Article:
In a non-dynamic market where functionality requires higher control, cost starts to be more of the essence as Enterprise platforms are generally more expensive than consumer like apps. If there is little choice out there and your requirements are high, then creating synergies in your existing platform may be more viable than introducing a new "near-platform".

Functionality that requires a high level of control and that lacks a dynamic market should simply be dealt with in your Enterprise platform.

Considering Market Dynamics and Level of Control for the mobile functionality you need will help you to make quick and clean decisions: use the speed and low cost of market developments where you can and Enterprise platforms only where necessary. It will speed up functionality delivery and save a bundle.

Written by Michel De Goede, Strategy Consultant / Enterprise Architect, Alliander

Categories: Mobile Enterprise, Mozilla, Ubuntu, iOS app, mobile apps, consumerisation, market dynamics, level of control, BYOD

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Michel de Goede has been in general and IT consulting for more than 30 years and has built a serious track record of advising, transforming, reorganizing or automating organizations. The many assignments have helped Michel in developing the sharp analytical mind that lets him break down any business problem in no time. Michel has been a Strategy Consultant / Enterprise Architect with Alliander for about 5 years. Michel holds an international MBA from the Rotterdam School of Management Erasmus University and has been involved in Enterprise mobility for several years now strategizing and architecting for a wide variety of user groups and different scenarios.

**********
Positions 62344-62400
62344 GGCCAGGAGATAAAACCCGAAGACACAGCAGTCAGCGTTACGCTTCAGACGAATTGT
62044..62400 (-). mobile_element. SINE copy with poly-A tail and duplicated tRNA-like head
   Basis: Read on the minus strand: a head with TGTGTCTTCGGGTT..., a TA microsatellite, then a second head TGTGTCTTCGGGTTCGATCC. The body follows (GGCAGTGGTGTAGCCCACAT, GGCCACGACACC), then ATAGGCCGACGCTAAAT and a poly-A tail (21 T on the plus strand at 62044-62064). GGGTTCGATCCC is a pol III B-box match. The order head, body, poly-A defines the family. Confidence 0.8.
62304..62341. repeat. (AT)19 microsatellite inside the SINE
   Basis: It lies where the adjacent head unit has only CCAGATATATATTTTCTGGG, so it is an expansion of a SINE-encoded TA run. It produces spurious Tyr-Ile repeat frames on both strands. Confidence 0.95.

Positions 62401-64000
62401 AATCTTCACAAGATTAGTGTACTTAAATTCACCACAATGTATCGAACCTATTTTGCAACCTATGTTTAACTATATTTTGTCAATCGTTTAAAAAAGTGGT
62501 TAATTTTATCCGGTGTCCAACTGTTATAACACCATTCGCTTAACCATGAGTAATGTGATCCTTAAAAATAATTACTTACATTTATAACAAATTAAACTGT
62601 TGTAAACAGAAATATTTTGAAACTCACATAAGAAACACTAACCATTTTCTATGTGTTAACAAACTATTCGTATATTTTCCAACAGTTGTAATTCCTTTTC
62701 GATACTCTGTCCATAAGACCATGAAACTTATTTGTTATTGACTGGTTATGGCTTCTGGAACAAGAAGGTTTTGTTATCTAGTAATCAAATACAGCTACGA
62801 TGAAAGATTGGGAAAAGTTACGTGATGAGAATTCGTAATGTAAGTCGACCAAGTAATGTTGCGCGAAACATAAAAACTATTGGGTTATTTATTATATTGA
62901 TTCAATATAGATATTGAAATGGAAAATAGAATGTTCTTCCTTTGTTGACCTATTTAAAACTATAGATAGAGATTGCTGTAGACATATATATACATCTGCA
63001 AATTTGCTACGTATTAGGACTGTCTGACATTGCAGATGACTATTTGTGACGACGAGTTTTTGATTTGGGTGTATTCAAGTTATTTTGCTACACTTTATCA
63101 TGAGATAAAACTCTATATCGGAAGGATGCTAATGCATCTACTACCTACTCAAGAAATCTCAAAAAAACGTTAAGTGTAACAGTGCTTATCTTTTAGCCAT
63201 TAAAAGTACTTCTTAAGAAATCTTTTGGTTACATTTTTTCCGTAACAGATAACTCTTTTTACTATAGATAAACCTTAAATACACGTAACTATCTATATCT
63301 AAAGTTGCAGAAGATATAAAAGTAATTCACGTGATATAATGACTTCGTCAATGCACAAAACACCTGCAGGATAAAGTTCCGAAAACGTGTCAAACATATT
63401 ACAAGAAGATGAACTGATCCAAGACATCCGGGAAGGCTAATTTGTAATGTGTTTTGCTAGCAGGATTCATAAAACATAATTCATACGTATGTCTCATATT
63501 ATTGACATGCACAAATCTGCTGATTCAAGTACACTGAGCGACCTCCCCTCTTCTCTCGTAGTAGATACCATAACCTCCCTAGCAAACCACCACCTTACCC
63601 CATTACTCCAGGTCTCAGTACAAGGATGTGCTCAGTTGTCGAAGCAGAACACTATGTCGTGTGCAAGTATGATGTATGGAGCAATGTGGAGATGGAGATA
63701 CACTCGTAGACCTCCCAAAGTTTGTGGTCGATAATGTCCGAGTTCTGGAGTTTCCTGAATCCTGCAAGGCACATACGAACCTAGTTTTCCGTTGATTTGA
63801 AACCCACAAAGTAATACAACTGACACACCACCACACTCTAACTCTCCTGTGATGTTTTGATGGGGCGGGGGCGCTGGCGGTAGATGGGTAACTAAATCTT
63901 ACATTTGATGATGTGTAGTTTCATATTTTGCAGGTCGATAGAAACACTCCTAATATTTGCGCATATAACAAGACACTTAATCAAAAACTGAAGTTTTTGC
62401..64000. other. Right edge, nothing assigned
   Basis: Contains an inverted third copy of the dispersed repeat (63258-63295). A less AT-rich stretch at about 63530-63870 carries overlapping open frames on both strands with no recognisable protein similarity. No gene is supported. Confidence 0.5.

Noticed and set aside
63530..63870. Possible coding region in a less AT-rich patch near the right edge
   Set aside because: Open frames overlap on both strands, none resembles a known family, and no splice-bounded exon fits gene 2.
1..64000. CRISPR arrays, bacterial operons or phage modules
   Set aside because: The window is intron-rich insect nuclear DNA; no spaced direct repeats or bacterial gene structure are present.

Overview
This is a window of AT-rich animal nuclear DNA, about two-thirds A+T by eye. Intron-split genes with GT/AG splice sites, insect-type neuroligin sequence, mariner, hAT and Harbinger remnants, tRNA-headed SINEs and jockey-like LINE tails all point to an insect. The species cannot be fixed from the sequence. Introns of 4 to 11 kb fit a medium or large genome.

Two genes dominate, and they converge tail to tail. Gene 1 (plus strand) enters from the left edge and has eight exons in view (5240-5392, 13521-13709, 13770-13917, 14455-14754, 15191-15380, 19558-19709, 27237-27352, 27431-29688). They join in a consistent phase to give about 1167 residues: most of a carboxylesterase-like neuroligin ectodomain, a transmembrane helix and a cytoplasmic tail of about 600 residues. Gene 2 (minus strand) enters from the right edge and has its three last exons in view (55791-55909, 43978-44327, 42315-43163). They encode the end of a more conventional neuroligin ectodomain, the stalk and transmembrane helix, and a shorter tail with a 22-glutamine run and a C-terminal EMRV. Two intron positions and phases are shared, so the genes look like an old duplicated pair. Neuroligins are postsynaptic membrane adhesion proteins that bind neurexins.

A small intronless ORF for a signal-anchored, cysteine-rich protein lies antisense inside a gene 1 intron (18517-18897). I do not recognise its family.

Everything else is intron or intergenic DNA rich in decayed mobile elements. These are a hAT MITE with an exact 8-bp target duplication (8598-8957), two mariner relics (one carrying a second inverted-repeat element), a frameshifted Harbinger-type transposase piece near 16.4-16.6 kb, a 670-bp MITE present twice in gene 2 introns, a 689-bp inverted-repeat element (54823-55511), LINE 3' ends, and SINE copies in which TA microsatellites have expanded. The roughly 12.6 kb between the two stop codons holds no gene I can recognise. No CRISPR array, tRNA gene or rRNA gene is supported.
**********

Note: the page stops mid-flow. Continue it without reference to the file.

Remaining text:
Thank you, for your interest in Tips to Drive Momentum for your Mobile Enterprise.
Contributor: Robbie Westacott